'If they are not going to listen to me, when I love them,' he said, 'why would they listen to someone above me in a hierarchy?'

I would have to agree."
(Jim says)

In the actual interview between Belcher and myself, he went on to share several very specific instances where he personally confronted people in his church who were behaving sinfully and they did not waver when he brought in the denominational authority.

Still, the issue of church discipline in an organic church can be a tricky thing. Mainly because most of us do not like conflict or confrontation, and if we’re going to respond to sin in our midst, or correct someone who is teaching something heretical, we’re going to have to do more than a little confronting.

Another friend of mine, Todd Hunter (now a Bishop in the Anglican church), once told me that the condition of the person’s heart is actually more of a determining factor in these cases than anything else, saying, “A good man will remain faithful, even with a poor structure of accountability, and a degenerate man will frustrate and resist even the most iron-clad system of accountability.”

I must agree.

So, while it may be one of the more difficult aspects of participating in an organic church, discipline within the Body is still a necessary part of growing in community with one another.

I’d love to hear your thoughts on this subject.

ONLY TWO DAYS LEFT!
JOIN US FOR MOMENTUM 2012
Friday, March 30 & Saturday, March 31
Walnut, California
Neil Cole * Ross Rohde * Ken Eastburn *Bill Faris * Keith Giles * Bob Sears
Worship leaders: Scott Underwood and Jacob Wright
REGISTER TODAY>

Tuesday, March 27, 2012

WHAT'S WRONG WITH ORGANIC CHURCH? [PART 3]

Too Isolated from Traditional Churches

Continuing in our series of “What’s Wrong with Organic Church?” the next item on our list is that we’re often too isolated from traditional churches in our community.

It should be easy to understand why this problem persists. On one side you have Organic Churches made up of people who have left the traditional model, and on the other side you have traditional churches made up of people who see Organic Churches as something of a threat, or at least an insult, to what they’re doing. It’s no wonder that these two groups don’t often work together. But, I’d like to suggest that this shouldn’t remain an acceptable condition in the Body.

There is only one Body, and there is only one Church. There are not House Churches and Traditional Churches, there is just one true ekklesia and different models of how this one church gathers and operates.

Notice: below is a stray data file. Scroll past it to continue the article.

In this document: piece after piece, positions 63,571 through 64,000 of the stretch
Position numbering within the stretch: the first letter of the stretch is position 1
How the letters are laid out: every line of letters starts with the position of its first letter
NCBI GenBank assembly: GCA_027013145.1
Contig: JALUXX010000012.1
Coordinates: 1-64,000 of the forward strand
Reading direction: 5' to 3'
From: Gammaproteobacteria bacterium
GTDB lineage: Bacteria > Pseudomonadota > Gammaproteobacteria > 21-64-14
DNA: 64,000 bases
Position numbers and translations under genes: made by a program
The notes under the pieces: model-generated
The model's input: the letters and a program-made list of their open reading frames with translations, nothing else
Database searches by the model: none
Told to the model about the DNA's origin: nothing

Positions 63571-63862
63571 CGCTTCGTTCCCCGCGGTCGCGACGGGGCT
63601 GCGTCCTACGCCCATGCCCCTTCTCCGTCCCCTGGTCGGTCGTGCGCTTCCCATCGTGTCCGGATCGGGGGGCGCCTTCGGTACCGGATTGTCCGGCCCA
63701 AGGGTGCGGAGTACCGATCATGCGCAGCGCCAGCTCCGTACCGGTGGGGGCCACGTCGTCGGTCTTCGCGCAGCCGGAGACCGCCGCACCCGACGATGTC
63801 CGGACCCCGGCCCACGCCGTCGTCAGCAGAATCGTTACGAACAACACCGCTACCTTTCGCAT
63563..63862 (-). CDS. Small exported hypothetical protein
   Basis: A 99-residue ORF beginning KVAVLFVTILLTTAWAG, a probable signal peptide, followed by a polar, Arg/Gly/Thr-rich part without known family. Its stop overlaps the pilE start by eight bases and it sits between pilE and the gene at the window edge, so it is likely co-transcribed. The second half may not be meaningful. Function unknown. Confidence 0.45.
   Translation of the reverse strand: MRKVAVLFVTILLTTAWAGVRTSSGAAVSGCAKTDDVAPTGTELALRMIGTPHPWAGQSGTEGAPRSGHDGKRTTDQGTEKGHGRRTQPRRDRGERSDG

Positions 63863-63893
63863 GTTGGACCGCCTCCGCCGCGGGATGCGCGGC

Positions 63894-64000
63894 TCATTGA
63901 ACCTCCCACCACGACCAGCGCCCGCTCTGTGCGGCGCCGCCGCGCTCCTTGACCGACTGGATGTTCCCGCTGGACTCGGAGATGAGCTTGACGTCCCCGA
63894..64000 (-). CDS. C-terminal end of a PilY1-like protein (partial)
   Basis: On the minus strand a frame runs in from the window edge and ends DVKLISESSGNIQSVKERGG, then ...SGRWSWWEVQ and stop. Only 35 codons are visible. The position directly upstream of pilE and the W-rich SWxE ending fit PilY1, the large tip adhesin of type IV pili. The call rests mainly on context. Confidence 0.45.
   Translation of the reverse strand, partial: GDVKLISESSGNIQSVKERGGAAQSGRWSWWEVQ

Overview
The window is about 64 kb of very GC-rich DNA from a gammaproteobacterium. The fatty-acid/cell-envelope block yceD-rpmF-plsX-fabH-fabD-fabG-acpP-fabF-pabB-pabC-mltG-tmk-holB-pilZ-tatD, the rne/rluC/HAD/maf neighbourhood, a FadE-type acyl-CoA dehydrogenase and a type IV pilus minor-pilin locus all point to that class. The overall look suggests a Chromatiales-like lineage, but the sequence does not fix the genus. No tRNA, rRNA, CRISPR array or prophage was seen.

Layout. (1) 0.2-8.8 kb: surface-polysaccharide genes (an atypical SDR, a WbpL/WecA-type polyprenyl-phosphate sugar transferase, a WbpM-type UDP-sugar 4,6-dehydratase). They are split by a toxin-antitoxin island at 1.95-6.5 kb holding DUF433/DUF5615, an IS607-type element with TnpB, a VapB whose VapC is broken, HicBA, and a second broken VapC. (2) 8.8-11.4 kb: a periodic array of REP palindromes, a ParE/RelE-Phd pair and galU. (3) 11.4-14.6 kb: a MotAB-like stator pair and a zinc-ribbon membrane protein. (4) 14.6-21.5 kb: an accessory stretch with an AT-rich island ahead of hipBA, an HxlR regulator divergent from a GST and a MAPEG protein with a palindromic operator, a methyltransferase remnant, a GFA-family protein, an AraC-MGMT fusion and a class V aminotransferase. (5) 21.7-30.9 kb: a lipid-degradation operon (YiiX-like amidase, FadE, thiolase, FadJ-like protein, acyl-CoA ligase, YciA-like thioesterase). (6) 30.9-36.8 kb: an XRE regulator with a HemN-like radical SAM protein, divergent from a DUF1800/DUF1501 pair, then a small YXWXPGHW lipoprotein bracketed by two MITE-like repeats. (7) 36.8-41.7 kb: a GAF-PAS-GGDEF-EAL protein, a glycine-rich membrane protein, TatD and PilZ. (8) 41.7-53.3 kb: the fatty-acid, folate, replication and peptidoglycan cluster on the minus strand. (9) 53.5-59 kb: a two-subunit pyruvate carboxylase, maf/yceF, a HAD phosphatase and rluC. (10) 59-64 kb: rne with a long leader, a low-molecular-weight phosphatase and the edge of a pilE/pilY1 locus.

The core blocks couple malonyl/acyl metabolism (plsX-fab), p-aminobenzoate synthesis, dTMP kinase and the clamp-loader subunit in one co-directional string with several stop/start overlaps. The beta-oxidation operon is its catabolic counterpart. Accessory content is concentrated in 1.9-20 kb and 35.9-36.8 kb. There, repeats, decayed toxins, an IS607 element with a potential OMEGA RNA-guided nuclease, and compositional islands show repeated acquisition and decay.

If we take this concept of “One Church” seriously, we must also take Jesus and Paul seriously when they instruct us to seek reconciliation and to live peacefully with all men. It really matters to God how we treat one another in the Body. This means that we cannot continue to remain in a place of animosity towards our brothers and sisters in the traditional church, or the ones in the organic church.

God has been graceful to me in this matter. He has continually thrown me into relationship with pastors and leaders at traditional churches locally. This is not something I would have sought after on my own. And God knew this, so this is why He made sure that our little house church would end up partnering with Saddleback (a mega church) to plant an organic church at a motel in Santa Ana together. God is the one who opened a door for me to lead a men’s bible study for a traditional church group each week. He has allowed me to pray regularly with a dear friend who is a local senior pastor of a large denominational church. Why? So that I could constantly be reminded that these people are my brothers and sisters. God loves them. They love God. They are seeking to follow Jesus too. We serve the same Lord. And our differences of modality should not prevent us from serving the poor together, or studying God’s Word together, or praying for one another.

My story involves stepping away from an on-staff position at a local church that we helped to plant. It also involves leaving another church staff position where I was deeply invested emotionally. This wasn’t done without some amount of pain and hurt feelings. But thankfully, God has allowed me to reconcile with the leaders of those churches I left. We still don’t see eye-to-eye about church hierarchy or a business model of church, but we do love each other as brothers and we understand that loving one another is more important than anything else.

Just a few months ago I was asked to preach at the church I left over 5 years ago. It was a huge blessing for me to return and to share some of what the Lord has been doing in my life. I was overwhelmed with their grace to me. They prayed over me for a half hour before the service. They embraced me at the end of the service. They even paid me a honorarium! None of this was expected, and frankly it would have never been possible if their senior pastor and myself hadn’t gone out of our way to stay in touch, to reaffirm our love for one another, and to work hard at maintaining our friendship.